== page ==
Handwritingtutorials: Practical modules for promoting writing skills in schools
The aim of the Erasmus+ project is to promote effective acquisition of handwriting in schools.
Educators and decision-makers will be made aware of the relevance of good handwriting as a key skill in terms of educational opportunities in general and literacy acquisition (such as spelling) in particular. It is about the development of writing skills in general – independent of the learnt or selected type of script.
Furthermore, the project will develop innovative, field-tested online tutorials and handouts for educators to promote writing skills in schools as well as in the transition from pre-school to primary school. The multipliers trained as part of the project will then be able to pass on their knowledge by offering training courses in the participating regions. Findings from research on handwriting are thus transferred to teacher training and an innovative, high quality teaching approach is promoted.
||interviews with experts, quantitative questioning, literature analysis, user test, formative and summative evaluation
Writing skills primarily involves the key skill of writing by hand, in addition to spelling and textual skills. The fundamental importance of successfully developing writing motor skills when learning to write, above all during the first school years, must not be underestimated. With increasing motoric assurance, learners are better able to engage in cognitive processes. This benefits spelling, memory retention and reading performance. The prerequisites for writing motor skills are created during pre-school years. In the process, bad habits such as cramped pen hold can set in which will interfere with learning to write later on. In this respect, this phase is also relevant to a holistic approach to the topic.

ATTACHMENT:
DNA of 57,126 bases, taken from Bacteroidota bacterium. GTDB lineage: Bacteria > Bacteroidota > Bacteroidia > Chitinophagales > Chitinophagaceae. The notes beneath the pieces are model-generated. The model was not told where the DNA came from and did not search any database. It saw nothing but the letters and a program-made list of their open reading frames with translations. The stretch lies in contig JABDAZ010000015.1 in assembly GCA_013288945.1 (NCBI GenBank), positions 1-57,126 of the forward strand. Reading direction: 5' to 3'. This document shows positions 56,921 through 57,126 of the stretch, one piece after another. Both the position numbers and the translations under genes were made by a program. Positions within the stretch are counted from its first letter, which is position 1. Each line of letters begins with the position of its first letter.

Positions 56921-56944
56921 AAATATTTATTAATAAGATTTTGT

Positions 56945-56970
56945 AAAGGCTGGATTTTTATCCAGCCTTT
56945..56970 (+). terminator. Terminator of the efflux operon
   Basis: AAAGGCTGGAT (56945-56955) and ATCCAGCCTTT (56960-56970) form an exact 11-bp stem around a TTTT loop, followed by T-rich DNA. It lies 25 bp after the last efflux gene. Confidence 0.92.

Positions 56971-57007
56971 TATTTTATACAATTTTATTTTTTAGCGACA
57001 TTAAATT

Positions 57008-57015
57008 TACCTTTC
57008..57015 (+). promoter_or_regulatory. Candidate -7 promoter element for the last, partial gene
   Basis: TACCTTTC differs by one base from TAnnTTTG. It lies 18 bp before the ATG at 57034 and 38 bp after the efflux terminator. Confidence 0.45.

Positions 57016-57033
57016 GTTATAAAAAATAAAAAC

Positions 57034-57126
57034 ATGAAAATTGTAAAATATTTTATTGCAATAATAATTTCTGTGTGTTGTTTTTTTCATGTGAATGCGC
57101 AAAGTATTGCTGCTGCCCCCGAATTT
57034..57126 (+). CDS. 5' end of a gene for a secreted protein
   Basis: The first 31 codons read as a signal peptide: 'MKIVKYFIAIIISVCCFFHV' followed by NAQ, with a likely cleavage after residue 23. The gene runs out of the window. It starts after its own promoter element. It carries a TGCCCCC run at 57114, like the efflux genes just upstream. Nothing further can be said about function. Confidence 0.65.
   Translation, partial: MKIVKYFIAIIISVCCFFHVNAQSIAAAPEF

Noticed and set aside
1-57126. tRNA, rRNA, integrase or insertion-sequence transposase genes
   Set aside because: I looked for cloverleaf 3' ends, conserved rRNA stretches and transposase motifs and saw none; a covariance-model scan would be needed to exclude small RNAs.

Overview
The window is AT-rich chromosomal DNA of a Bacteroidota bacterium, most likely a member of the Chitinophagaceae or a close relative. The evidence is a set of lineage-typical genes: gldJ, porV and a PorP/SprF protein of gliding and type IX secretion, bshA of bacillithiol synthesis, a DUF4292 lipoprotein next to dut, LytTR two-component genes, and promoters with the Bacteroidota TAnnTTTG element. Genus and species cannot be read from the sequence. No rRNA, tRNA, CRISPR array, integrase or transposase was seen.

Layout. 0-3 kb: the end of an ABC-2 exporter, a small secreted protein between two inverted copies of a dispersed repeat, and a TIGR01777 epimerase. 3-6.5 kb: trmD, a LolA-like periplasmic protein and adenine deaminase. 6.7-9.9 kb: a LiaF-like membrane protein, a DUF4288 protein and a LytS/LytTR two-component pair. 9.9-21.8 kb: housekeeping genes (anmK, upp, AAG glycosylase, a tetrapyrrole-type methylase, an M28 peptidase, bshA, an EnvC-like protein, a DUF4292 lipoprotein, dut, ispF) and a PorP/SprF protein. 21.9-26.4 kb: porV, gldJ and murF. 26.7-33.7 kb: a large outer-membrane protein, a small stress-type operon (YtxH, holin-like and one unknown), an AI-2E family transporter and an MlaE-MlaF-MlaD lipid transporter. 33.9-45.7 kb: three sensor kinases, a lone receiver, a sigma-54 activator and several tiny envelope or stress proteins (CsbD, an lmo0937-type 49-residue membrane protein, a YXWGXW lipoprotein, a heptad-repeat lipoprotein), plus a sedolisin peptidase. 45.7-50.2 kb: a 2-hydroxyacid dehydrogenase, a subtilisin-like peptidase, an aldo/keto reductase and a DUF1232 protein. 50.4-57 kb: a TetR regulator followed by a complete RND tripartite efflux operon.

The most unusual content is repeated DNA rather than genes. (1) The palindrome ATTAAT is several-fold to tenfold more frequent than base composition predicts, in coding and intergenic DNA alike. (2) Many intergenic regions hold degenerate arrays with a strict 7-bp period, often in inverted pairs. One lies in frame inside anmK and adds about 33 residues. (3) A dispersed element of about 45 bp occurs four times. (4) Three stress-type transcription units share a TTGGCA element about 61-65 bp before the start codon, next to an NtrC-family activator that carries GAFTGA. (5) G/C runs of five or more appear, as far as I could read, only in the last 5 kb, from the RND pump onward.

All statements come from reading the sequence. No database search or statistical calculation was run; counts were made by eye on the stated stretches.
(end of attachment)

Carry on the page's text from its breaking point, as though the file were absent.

Many teachers feel insufficiently prepared when it comes to teaching handwriting, particularly when problems arise (Legakids teachers’ survey, 2010). The teachers’ survey conducted by the Schreibmotorik Institut and the German Union of Teachers in 2015 showed that 31% of girls and 51% of boys had difficulties when learning to handwrite. Almost two thirds of pupils in secondary schools cannot write for more than 30 minutes without complaint. They are at a disadvantage in their educational efforts, because sufficient writing skills are a key competence for lifelong learning and social participation. In the long term, it is apparent that 11% of European school leavers leave school without any qualifications (as of 2016; according to Eurostat, 2018), many of whom have poor literacy skills. They run the risk of becoming functional illiterate (German Commission for Unesco, 2002).
In view of this situation, there is a need for action: children need targeted support in developing their handwriting. Educators require further training and practical materials for promoting writing skills. Additionally, the principles of teaching writing should be evidence-based and follow the results of linguistic, neuroscience and motoric research.
September 2018 - August 2020
The project is carried out by Schreibmotorik Institut (Coordinator) and the following partners:
This project has been funded with support from the European Commission. This publication [communication] reflects the views only of the author, and the Commission cannot be held responsible for any use which may be made of the information contained therein.